The Russian president is presenting himself on the world stage as the father of conservative values, an ideal that doesn’t just appeal to his electorate but perhaps other world powers, too.
In the mid-19th Century, two intellectual and philosophical movements, the Westernisers and the Slavophiles emerged in Russian society. While the former insisted on the need to follow the footsteps of trending Western liberal values, the latter advocated Russia’s traditional way of development, idealised the Russian nation’s patriarchal nature and the principle of conservative romanticism.
In Russia today, these historical discussions are still relevant and generate intense debates on what it really means to be a ‘true’ Russian, in identity and ideology. In that regard, the person spearheading this debate the most is none other than the Russian President Vladimir Putin.
The irony of Putin’s argument to confirm the principles of the Russian identity is based on the following: he uses multilateral summits – a concept capitalised solely by the liberal order – to debate his conservative agenda.
His statements constantly assert that the so-called ‘liberal’ idea has become ‘obsolete’ and ‘outlived its purpose’. Such remarks also come at a great time for the Russian president. It showcases how the liberal ideology tends to become divorced over time from the main interests of the people.
Such assertions however, embody another calculation. By constantly arguing that liberalism is ‘dead’, Putin’s motives are aimed at carving a leadership role over the international, something that is gaining traction.
Therefore, it becomes important to understand that while Putin pursues this rhetoric, what are the reasons behind for a mutual acceptance among his citizenry? In other words, is Putin actually right?
It comes as no surprise that his remarks are correlated with the rise of popular politics and right-wing nationalism in the West. As the far-right sentiment in Western society gains dominance, the contest against the left, and the idea of liberal moral superiority underscored over the past century – by the West itself – has begun to wane or at the very least be contested.
Moscow’s stance on the immigrant policies in the West are a case in point. While German Chancellor Angela Markel’s ‘liberal’ immigration policies were described by Putin as a ‘major mistake and chaos’ in the history of the Westphalian system, US President Donald Trump’s crackdown on the flow of migrants from Mexico was praised as a ‘successful’ measure.
Recent opinion polls conducted by the Levads Center have highlighted that most Russians embrace conservative values. Knowing how Russians position their country, this comes as an advantage for Putin.
Even in the past, Russia’s post-Cold War leaders were never keen to take the principles dictated by the West on how a country should be governed. Instead, they always focused on Russia’s distinctive character due to its military and nuclear arsenal.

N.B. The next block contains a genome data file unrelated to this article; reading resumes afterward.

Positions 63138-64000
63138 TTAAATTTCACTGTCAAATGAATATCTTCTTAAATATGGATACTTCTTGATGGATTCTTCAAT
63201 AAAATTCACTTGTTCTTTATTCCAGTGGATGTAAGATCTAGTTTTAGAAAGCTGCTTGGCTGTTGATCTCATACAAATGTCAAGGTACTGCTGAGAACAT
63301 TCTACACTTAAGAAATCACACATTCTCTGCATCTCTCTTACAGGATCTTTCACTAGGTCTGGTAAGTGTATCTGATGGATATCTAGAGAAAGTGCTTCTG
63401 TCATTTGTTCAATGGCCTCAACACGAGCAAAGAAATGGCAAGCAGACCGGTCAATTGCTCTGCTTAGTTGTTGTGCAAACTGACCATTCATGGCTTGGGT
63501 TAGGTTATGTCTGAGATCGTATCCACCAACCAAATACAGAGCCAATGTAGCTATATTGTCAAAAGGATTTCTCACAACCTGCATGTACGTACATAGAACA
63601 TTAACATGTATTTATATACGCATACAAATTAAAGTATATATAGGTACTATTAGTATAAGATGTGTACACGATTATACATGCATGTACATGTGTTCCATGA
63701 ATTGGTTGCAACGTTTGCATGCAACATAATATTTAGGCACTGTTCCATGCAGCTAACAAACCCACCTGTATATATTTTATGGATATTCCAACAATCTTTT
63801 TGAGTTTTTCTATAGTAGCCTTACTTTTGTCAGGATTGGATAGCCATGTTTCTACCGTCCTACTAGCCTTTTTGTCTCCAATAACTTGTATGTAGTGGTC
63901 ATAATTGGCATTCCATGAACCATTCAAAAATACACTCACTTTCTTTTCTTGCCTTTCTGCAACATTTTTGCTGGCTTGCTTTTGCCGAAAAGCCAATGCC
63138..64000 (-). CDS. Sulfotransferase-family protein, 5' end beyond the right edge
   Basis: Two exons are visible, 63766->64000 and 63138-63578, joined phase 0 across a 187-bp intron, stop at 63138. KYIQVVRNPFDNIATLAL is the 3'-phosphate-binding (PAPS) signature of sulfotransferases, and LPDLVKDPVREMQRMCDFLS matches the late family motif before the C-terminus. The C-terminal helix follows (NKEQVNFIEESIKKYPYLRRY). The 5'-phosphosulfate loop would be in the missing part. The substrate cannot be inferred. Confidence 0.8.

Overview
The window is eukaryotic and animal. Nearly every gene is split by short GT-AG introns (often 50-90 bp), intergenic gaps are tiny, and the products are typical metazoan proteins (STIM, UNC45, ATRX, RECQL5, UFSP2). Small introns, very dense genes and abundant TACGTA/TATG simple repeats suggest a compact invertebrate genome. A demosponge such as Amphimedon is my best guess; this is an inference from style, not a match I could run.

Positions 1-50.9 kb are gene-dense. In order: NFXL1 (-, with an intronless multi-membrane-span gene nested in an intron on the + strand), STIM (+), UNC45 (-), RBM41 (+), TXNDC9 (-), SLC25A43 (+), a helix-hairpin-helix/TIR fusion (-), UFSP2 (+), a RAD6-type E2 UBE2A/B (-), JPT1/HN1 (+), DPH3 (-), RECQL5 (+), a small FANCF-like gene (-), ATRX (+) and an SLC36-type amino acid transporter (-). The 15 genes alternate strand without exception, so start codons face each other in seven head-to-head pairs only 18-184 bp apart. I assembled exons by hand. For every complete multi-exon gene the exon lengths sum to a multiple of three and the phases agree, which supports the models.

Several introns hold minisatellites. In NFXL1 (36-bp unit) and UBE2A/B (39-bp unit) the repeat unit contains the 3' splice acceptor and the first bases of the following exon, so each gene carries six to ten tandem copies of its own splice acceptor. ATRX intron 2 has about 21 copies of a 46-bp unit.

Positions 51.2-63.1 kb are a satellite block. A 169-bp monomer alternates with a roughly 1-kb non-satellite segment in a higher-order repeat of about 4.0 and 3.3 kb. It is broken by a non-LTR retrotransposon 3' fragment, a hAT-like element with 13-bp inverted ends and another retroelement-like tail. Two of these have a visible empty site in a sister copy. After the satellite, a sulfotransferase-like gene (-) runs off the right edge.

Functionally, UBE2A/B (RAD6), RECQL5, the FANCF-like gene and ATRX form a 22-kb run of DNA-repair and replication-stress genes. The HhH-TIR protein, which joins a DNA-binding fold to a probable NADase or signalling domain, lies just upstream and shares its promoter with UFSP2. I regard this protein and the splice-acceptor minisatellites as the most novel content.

Another ideological posture that Putin reiterates is the patriarchal relationship between Church and State, continuously highlighting their relation to the glorious imperial past.
This can also be observed as the president continuously highlights the meaning of ‘morality’ and ‘spirituality’ in society through his speeches.
Conditioning religion with Russia is also in alignment with the polarisation of European public opinion over LGBT issues, where the Kremlin has decided not to use moral language when discussing instead it has chosen to emphasise its status as a saviour of Christian values.
The Kremlin believes in the traditional family system; emphasis on having children as a basis for individual life but also for the country’s demographic health. With such goals, Putin has mobilised followers around a vision for a unified strong Russia rooted in its own civilisation.
Putin’s statements potentially allow people to question their faith in the framework of a liberal system and drive a deeper wedge within the ongoing Western cultural wars. Russian leaders simply do not view the liberal order as an international concern like the West and its NATO allies.
For Russia, these are irresponsible states which go against the foundations of international law with their reckless ideological wars against developing nations. Such as the heavy-handed bombing of Yugoslavia, aggression against Iraq and Libya etc.
John Mearsheimer states in his book The Great Delusion, the costs of liberal hegemony begin with the endless wars a liberal state ends up fighting to protect human rights and spread liberal democracy.
It is a clear fact that the liberal order is addicted to war, militarism and ‘democratising’ the globe.
Putin, therefore, is putting forward his Slavophile side in order to convince Russia that it is separate and special, regarding the West with suspicion, accusing it of meddling and having damaging foreign influences.
However, we have to bear in mind that Russian elites have struggled to offer any alternatives to liberal triumphalism. The liberal West should indeed be alarmed, as Putin rather overtly sounds the start of his quest to unite conservative-minded world powers through a nationalistic substitute.